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Summers for CEA?

In today's Wonkbook, I linked to Frank Ahrens's fun list of left-field candidates to replace Christina Romer as chair of the Council of Economic Advisers. Sadly, most of them are essentially ineligible: CEA always usually goes to academic economists, and the CEO of Pepsi doesn't have a PhD. I'd expect the White House to add a high-ranking member of the business community to its economic team fairly soon, but it's not likely to be at CEA.

But here's what I'd like to see happen: Larry Summers should move to CEA. The thing CEA does -- provide economic advice to the president -- is the thing Summers is both best at, and is actually doing. Maybe he can somehow keep an office in the West Wing, and get some sort of added title. Meanwhile, his current position -- chair of the National Economic Council, which coordinates the whole of the White House's economic process -- should be handed over to someone more oriented towards process, and more talented at running it.

Just to be clear, this won't happen. CEA isn't in the West Wing, and so it has less day-to-day power and access. Summers would see it as a demotion, and he'd probably be right. But putting Summers in charge of economic advice would make more sense than putting him in charge of economic process.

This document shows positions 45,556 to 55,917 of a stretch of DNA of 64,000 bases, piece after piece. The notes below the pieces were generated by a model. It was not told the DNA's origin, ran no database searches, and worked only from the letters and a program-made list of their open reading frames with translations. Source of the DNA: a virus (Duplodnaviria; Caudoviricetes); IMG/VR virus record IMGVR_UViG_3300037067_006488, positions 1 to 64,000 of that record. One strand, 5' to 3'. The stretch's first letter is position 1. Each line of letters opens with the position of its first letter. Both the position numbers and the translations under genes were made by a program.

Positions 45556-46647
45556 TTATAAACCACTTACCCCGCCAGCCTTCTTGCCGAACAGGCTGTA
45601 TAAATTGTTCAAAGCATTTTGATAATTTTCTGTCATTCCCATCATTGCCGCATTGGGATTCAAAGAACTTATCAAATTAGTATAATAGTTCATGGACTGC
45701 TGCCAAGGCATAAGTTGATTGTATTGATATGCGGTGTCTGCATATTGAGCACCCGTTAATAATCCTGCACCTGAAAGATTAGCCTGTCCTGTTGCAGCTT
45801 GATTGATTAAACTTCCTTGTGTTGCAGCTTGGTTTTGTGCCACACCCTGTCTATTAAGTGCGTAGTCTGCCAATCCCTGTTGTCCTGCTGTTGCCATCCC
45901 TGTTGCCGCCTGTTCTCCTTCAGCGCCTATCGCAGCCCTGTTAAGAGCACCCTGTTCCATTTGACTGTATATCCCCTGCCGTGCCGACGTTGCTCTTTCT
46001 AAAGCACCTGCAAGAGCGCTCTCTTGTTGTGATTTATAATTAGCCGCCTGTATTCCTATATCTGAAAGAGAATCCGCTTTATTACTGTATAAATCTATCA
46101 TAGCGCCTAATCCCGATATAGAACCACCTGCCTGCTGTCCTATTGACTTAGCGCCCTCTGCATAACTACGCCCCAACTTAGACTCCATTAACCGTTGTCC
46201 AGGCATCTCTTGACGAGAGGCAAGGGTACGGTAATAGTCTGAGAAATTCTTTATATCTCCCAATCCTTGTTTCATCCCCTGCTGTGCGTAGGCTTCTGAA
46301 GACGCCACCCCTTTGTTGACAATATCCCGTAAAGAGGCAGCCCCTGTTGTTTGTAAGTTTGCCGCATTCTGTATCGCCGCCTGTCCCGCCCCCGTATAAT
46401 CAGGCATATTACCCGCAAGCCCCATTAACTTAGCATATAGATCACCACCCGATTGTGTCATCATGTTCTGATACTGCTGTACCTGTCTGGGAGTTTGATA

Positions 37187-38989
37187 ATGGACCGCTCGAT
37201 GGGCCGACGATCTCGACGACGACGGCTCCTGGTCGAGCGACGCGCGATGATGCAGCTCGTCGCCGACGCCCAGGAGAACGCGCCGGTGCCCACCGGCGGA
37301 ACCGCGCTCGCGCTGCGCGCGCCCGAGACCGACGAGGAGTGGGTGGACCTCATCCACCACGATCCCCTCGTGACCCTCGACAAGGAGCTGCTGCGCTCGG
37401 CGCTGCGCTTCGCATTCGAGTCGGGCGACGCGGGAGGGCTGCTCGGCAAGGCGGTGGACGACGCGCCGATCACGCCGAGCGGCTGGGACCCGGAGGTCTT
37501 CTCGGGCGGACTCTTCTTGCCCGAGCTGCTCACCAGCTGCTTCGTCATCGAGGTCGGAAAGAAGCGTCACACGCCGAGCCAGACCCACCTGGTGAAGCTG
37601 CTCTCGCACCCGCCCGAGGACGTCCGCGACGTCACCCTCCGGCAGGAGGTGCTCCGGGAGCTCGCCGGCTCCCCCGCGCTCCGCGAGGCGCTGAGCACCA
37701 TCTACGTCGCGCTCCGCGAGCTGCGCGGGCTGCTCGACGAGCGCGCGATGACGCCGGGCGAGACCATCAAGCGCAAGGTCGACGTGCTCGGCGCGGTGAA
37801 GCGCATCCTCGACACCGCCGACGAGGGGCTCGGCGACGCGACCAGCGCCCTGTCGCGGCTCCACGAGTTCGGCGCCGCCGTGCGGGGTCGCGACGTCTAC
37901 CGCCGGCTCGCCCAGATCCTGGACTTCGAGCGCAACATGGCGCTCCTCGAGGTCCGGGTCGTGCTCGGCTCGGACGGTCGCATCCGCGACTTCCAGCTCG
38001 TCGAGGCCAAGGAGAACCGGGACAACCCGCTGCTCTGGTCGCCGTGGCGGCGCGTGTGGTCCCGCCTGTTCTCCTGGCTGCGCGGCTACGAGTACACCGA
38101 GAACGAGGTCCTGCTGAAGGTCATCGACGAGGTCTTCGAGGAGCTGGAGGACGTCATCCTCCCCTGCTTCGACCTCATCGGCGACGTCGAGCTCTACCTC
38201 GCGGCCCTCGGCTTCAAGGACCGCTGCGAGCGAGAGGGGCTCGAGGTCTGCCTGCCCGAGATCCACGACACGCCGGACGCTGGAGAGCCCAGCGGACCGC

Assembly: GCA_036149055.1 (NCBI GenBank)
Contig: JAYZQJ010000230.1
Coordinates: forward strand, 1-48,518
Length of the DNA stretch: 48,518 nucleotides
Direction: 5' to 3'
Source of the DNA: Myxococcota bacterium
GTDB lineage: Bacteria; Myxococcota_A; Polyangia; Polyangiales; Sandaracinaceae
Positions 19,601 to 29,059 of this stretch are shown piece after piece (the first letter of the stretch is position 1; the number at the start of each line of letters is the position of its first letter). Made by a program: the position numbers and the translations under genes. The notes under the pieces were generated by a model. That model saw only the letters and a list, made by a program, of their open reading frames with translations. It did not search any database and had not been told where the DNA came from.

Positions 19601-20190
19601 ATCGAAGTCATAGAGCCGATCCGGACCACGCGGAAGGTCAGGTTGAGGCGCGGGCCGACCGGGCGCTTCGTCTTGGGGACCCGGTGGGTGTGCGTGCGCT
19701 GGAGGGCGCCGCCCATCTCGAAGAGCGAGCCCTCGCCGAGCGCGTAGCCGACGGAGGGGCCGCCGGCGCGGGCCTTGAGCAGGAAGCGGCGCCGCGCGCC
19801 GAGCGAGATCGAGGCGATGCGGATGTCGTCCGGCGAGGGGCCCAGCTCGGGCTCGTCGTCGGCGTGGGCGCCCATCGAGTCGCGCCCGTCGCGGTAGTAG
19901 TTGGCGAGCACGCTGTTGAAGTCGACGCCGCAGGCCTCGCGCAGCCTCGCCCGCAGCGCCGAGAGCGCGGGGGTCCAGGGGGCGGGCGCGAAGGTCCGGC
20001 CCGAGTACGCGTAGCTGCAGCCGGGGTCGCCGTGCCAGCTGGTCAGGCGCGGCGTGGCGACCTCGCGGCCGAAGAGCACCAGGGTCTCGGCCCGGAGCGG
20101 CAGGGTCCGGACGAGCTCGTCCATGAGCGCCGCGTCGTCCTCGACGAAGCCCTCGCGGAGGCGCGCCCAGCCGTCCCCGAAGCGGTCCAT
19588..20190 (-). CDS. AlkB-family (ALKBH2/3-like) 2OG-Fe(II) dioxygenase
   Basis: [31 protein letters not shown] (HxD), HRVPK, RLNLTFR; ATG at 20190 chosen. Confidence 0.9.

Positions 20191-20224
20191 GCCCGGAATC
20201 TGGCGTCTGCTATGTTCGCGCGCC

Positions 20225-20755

Update: Bruce Bartlett writes in:

It doesn’t always go to academic economists or even economists. Republicans often appoint Wall Street economists like Alan Greenspan, and Truman’s CEA chairman, Leon Keyserling, was a lawyer with no economic background at all.

For what it’s worth, I advised a senior WH contact that Obama should appoint Mark Zandi. I think he would be perfect. If I were a lefty, I would be pushing for Jared Bernstein. I find it odd that no one has mentioned his name. Summers has less than zero interest in the job.

By Ezra Klein  |  August 16, 2010; 2:17 PM ET
Categories:  Obama administration  
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Comments

Since early Bush 2, CEA is not even in the Eisenhower Executive Office Building, it's in a suite of offices in a nearby highrise.

Posted by: bdballard | August 16, 2010 4:06 PM | Report abuse

Assuming the economy remains in the doldrums or worse after November and the Republicans do well, Obama will have to hit the reset button. The staff/Cabinet status quo won't play politically anymore. I fully expect Summers and Geithner to be gone. There's even some justice to that. I think Obama's team let him down badly in warning him just how shaky the economy might turn out to be. Better to have the blame attach to them (since they can leave) than Obama.

Posted by: robbins2 | August 16, 2010 6:03 PM | Report abuse

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